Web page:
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    4 min read

    Pausing to Keep Your Mental Fitness

    Guest Blog By Rachael O’Meara

    We all know that to keep your mental edge, it takes a great deal of gusto, grit, and organization. However how often are we truly feeling optimal? Getting overwhelmed or overloaded seems almost inevitable in this day and age. Regardless of what you take on and how busy you get, taking a pause, defined as any intentional shift in behavior, might be one of the best self-prescribed remedies to stay out of overwhelm, and thrive as you stick to your plan and achieve your goals.

    Research shows (1) that renewal activities and taking up to four fifteen minute breaks is a great strategy to sustain yourself for the long term, and enjoy your life while you progress towards what you want. Taking shorter, more frequent pauses, in varying ways, is more beneficial than taking a longer more intense break. As your stress levels increase, it’s important to increase the ways you renew, and pausing is an effective way do so.

    Pausing, or intentionally shifting your behavior, on the surface appears counter-intuitive. We often resist pausing because we think we will look like slackers, or we feel guilty about not charging forward in what we set out to do. In our always-on culture, especially in the western world and corporate life, we are rewarded for our never ending to-do lists and our rapid pace. I am all for productivity, but it doesn’t have to be this way.

    Instead of conforming to the norms of what society expects and barreling through our to-do lists, it’s time to change the paradigm. Consider pushing pause to enhance creativity, self-renew, and engage your senses even to create a state change and new ways of being and thinking. Harvard researcher and psychologist Shelley Carson warns us, “A distraction may provide the break you need to disengage from a fixation on the ineffective solution.” Creating space helps us expand our capacity and sustain ourselves. Be open to see what happens or how you can feel differently.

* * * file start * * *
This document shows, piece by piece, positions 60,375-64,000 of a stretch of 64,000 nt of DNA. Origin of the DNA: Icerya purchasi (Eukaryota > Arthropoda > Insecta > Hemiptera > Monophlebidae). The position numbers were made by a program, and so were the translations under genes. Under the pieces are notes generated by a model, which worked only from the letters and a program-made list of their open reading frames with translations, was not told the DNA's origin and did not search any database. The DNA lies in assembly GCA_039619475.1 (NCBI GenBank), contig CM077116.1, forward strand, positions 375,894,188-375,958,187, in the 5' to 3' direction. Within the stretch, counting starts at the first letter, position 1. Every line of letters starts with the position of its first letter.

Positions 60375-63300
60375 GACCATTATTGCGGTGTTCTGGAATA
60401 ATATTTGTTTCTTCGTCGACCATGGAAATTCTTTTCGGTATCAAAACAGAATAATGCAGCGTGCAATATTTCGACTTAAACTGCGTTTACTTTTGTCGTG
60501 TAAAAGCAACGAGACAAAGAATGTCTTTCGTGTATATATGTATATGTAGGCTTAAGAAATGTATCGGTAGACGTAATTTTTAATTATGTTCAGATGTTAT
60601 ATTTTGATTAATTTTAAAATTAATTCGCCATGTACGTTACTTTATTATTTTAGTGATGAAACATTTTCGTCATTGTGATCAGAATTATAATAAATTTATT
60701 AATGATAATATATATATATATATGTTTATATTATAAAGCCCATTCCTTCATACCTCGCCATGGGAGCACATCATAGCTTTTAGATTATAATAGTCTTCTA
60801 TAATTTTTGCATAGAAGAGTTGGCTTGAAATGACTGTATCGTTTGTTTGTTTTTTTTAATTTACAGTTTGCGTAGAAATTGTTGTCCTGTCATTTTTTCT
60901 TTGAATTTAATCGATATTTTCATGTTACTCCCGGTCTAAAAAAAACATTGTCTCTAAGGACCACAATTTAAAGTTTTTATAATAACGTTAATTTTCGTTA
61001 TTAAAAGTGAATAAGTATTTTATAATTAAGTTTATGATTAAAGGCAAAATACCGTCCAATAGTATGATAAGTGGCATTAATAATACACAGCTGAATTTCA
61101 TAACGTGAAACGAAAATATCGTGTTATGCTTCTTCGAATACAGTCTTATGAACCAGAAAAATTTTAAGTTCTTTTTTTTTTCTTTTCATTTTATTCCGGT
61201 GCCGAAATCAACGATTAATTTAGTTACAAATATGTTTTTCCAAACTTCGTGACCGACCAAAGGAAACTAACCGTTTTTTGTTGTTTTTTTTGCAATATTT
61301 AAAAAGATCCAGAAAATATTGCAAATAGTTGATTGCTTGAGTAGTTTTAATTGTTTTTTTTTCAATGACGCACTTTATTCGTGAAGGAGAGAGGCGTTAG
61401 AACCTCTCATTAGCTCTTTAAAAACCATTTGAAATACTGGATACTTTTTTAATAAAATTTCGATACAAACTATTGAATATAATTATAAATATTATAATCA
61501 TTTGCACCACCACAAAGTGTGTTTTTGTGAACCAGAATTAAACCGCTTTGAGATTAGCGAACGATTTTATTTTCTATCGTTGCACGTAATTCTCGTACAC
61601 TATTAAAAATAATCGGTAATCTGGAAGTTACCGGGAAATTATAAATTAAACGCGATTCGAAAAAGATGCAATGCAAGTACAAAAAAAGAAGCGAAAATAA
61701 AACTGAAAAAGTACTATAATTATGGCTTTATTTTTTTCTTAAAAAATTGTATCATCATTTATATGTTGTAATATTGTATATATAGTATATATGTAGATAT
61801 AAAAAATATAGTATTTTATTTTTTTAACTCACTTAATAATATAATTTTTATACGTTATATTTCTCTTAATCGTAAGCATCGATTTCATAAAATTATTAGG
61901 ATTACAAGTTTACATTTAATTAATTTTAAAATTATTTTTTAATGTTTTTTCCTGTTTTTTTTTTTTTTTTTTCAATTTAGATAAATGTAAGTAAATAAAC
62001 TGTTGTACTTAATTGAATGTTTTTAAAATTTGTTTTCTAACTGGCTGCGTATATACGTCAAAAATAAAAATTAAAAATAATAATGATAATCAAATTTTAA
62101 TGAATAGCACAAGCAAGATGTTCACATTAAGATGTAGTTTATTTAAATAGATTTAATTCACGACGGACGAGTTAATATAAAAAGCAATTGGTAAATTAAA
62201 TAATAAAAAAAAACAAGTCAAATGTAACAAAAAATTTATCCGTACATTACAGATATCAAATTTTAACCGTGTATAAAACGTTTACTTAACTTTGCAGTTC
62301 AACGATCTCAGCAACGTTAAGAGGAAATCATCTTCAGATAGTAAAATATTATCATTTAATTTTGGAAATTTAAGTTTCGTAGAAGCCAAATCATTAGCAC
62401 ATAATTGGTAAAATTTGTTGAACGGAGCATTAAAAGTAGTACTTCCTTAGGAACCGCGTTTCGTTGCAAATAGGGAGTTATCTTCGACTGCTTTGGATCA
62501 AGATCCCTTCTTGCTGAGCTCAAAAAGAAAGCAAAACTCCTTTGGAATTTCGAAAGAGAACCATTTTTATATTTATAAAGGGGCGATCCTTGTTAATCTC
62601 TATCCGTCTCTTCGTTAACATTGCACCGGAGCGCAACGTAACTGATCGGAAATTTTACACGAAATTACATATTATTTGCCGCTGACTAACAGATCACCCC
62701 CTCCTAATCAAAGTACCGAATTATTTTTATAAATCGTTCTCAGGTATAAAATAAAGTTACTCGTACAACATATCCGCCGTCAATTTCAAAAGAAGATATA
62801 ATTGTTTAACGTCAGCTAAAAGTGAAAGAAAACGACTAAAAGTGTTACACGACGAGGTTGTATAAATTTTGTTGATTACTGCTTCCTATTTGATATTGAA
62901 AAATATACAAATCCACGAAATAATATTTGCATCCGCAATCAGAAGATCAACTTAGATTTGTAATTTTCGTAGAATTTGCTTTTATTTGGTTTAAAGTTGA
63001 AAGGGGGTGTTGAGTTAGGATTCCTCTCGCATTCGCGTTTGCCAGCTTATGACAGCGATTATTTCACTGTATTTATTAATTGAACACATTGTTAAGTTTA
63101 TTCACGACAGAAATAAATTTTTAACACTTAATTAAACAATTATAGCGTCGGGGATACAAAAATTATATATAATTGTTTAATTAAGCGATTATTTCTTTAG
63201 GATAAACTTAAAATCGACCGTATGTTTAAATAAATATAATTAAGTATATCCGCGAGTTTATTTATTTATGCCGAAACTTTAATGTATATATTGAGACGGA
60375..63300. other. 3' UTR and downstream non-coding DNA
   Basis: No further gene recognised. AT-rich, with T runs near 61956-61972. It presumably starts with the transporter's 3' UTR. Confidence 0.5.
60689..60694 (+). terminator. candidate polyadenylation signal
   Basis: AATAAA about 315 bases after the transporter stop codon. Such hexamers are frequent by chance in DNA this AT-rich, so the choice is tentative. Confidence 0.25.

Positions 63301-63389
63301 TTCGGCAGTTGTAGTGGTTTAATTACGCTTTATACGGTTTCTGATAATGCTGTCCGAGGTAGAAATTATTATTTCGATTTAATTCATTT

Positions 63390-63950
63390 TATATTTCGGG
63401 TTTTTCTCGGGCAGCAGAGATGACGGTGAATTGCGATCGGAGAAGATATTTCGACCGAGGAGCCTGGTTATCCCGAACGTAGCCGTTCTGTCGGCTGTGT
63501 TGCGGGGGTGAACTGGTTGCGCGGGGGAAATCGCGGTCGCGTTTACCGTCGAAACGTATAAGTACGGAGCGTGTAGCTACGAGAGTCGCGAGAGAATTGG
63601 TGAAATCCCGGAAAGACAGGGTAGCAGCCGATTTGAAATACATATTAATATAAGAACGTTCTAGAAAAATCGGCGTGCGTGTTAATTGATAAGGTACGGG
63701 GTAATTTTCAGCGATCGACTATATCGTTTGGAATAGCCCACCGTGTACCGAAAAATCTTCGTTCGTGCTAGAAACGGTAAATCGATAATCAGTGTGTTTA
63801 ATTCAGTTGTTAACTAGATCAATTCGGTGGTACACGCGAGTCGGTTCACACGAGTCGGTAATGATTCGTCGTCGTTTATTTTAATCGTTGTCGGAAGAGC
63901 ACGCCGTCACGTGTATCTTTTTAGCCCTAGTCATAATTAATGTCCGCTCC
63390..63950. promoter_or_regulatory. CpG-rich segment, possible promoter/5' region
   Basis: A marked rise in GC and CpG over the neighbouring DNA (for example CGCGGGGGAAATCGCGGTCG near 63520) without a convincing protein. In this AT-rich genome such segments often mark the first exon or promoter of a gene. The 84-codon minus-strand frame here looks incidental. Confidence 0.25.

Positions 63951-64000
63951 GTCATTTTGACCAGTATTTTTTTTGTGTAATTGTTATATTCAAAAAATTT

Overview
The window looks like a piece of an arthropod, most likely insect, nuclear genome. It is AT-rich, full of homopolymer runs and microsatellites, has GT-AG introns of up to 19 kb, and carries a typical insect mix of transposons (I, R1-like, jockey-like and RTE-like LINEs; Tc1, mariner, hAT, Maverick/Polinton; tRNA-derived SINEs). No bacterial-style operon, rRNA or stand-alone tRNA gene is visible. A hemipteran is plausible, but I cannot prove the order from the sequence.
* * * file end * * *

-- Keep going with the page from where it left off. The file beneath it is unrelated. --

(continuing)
Daily Pause Checklist. Below are different ways you can practice daily pauses. Aim for trying a daily pause at least once a day for the next seven days. If you already practice a daily pause, work up to doing one of these with more frequency, or add in a new type of pause.

    • Belly breath pause: sit or stand with both feet firmly on the ground and close your eyes if you are comfortable doing so. Place one hand on your diaphragm and slowly inhale, hold your breath, and slowly exhale. Count each inhale until you get to ten breaths.
    • Digital device pause: create a rule to limit or not engage with your devices for a limited time. Try not using devices when spending time with family or friends to reduce distraction.
    • Outdoor pause: go outside for a walk around the block. Invite a friend for this “nature” pause and explain its purpose and discuss what you experienced. Or better yet, go to a park or actual green space.
    • Sipping pause: sip a cup of coffee or tea without distractions. Practice following your breath or noticing what your cup and its contents look like,
      feel like, smell like,
      taste like.
    • Gratitude pause: for at least one thing today. Build your list up to ten things or set a timer for one minute and express gratitude for everything that comes to mind – the good, the bad, and the ugly.
    • Mindful awareness pause: while you do something else like brushing your teeth, eating, or walking.

    Deciding to take a daily pause is an act of courage and self-care. If you already have a daily pause practice, journal about your experience or add more time to your existing practice. One study shows (2) that by writing about an emotional experience for two minutes a day, for two consecutive days improves mood and well-being.


    Daily Pause Checklist - Printable PDF!

    1) Goleman, Dan and Boyatzis, Richard. What to do about Stress. 2016.
    2) https://observer.com/2009/03/effects-brief-writing-health/


    lbm-guest-blog-byline-templateThis blog was written by Baillie Buchanan, cofounder and CRO of Research for Good. 

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